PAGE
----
Despite a massive COVID-19 vaccination campaign, many still fear a return to normal.
Editor’s note: On Friday, March 10, the editor in chief of the Cochrane Library released a statement on the findings of the review mentioned in this article, stating that the conclusion many have drawn—that masks do not work—is “an inaccurate and misleading interpretation,” given the limitations in the primary evidence.
You’ve all read my stories about my Grandpa Joe, the blacksmith. His beloved wife Ositha died in 1950 from complications of type 2 diabetes (T2D). She died before the days of oral sulfonylureas, metformin, GLP-1 agonists, SGLT2 inhibitors, and the other myriad T2D treatments that are now available. Grandma bore 8 children, all of whom survived into adulthood. Five of these 8 children got married and had families ranging from 3 to 6 kids. At Christmas gatherings, my Grandpa Joe would frequently say, “If only Ositha could be here.”
Grandma Ositha was born in 1893 and lost several siblings during the flu outbreaks in the late 1890s. Her first child was born in 1921, just after the 1918 influenza pandemic. She always had a healthy respect of the dangers of the flu, and long before the days of flu shots and antiviral medications, Grandma did what a lot of mothers did: She used folk medicine to protect her kids. My mom remembers her mother pulling out the asafetida bags, filling them with that pungent-smelling herb, referred to in the vernacular as “devil’s dung.” The bags were small pouches that were worn around the neck to ward off the flu. It might sound ridiculous today, but Grandma Ositha used all that she had to protect her kids from influenza.
A century later, we still have our own beliefs, but this time about COVID-19. There is no doubt that this virus was deadly to some members of society, particularly our elderly individuals with comorbid conditions. Three years later, most of us have had enough of COVID-19, especially those of us who weathered the storm and worked “on the bench” every day. Pharmacists were on the front lines of managing the pandemic and are anxious to get back to normal. Pharmacists, like my wife Denise, operated several vaccine clinics that immunized 2400 patients over the course of several Saturdays. She and her volunteers exposed themselves to thousands of individuals to help restore us to normal with vaccines.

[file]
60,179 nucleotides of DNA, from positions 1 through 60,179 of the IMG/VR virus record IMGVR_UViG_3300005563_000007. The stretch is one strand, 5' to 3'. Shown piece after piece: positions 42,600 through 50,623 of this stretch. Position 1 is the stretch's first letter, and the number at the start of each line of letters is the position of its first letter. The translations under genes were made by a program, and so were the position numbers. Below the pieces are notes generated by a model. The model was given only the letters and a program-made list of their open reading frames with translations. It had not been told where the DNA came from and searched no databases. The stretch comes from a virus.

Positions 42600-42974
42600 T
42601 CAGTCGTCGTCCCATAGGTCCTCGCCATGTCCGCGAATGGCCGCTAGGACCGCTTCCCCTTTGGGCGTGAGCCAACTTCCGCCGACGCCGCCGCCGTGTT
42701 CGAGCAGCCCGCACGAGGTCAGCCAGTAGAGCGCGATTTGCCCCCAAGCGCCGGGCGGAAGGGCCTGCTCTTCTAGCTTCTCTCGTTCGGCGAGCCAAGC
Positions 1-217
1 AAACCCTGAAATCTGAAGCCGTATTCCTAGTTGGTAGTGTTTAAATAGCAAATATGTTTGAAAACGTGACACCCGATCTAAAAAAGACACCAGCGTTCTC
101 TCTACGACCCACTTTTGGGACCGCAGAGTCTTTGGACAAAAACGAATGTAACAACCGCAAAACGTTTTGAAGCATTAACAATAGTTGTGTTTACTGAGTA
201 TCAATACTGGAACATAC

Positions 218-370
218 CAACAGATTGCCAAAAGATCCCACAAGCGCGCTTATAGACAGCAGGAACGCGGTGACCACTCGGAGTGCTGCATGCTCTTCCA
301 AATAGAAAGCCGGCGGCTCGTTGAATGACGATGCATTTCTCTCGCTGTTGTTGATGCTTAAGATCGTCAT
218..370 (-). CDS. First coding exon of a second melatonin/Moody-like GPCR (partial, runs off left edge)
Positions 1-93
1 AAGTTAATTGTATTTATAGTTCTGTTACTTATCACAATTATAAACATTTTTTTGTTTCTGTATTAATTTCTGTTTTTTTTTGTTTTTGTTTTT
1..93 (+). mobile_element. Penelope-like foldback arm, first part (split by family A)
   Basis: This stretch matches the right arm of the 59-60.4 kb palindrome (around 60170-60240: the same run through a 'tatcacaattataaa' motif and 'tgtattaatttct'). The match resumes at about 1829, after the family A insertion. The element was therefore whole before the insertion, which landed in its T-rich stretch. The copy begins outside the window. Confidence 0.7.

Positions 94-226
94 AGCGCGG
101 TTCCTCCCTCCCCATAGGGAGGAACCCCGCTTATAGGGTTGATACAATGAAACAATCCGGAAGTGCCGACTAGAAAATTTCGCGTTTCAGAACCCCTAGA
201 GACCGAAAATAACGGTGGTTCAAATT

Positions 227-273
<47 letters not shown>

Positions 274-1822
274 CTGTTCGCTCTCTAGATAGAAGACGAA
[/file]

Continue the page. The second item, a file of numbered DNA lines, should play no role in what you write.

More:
But still, many are not ready to return to life as it was in 2019. Some individuals are still masking, but results of a Cochrane Library report published in January 20231 indicated that mask wearing in the community setting makes virtually no difference. These individuals have deep-seated beliefs and want to stay isolated; no amount of data or real-life experiences will change their mind. They have had all vaccines and boosters available, all in the name of getting us back to normal, but the level of fear we all had in March 2020 continues to be part of their psyche.
When I see the results from the Multistate Pharmacy Jurisprudence Examination and the NAPLEX, I would have to say that online teaching is not effective in training the next generations of pharmacists. In 2022, only 78% of graduates from all Accreditation Council for Pharmacy Education–accredited pharmacy programs were able to pass these competency exams.2 That means 22%— almost one-fourth of students who have borrowed and paid hundreds of thousands of dollars for their education—have graduated but have yet to realize their dreams of becoming a pharmacist. I feel these kids are the collateral damage of the COVID-19 crisis. The easy way out is to blame them, saying that the caliber of students just isn’t what it was 10 years ago. But if that’s the case, how did they ever get admitted to pharmacy school?
I think we have all learned many lessons in the past 3 years. Although we need to be supportive of those who still fear COVID-19, their desires to isolate should not be acceptable when this behavior impacts others. Before we finally put away the masks and the asafetida bags for good, we all need to get back to real-life instruction and person-to-person contact and do what our massive vaccination efforts were meant to do—get us back to normal. Normal won’t get here soon enough.
Peter Kreckel, RPh, practices community pharmacy in Lemont Furnace, Pennsylvania.